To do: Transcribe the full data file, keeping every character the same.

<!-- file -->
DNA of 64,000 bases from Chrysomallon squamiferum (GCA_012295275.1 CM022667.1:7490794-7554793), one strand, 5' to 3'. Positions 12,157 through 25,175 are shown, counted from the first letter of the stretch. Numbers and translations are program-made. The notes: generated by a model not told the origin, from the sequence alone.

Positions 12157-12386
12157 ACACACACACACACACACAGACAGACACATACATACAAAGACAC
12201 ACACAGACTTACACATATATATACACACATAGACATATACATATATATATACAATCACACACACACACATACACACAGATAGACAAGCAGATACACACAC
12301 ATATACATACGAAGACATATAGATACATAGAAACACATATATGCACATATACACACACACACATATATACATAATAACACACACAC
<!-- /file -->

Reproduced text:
DNA of 64,000 bases from Chrysomallon squamiferum (GCA_012295275.1 CM022667.1:7490794-7554793), one strand, 5' to 3'. Positions 12,157 through 25,175 are shown, counted from the first letter of the stretch. Numbers and translations are program-made. The notes: generated by a model not told the origin, from the sequence alone.

Positions 12157-12386
12157 ACACACACACACACACACAGACAGACACATACATACAAAGACAC
12201 ACACAGACTTACACATATATATACACACATAGACATATACATATATATATACAATCACACACACACACATACACACAGATAGACAAGCAGATACACACAC
12301 ATATACATACGAAGACATATAGATACATAGAAACACATATATGCACATATACACACACACACATATATACATAATAACACACACAC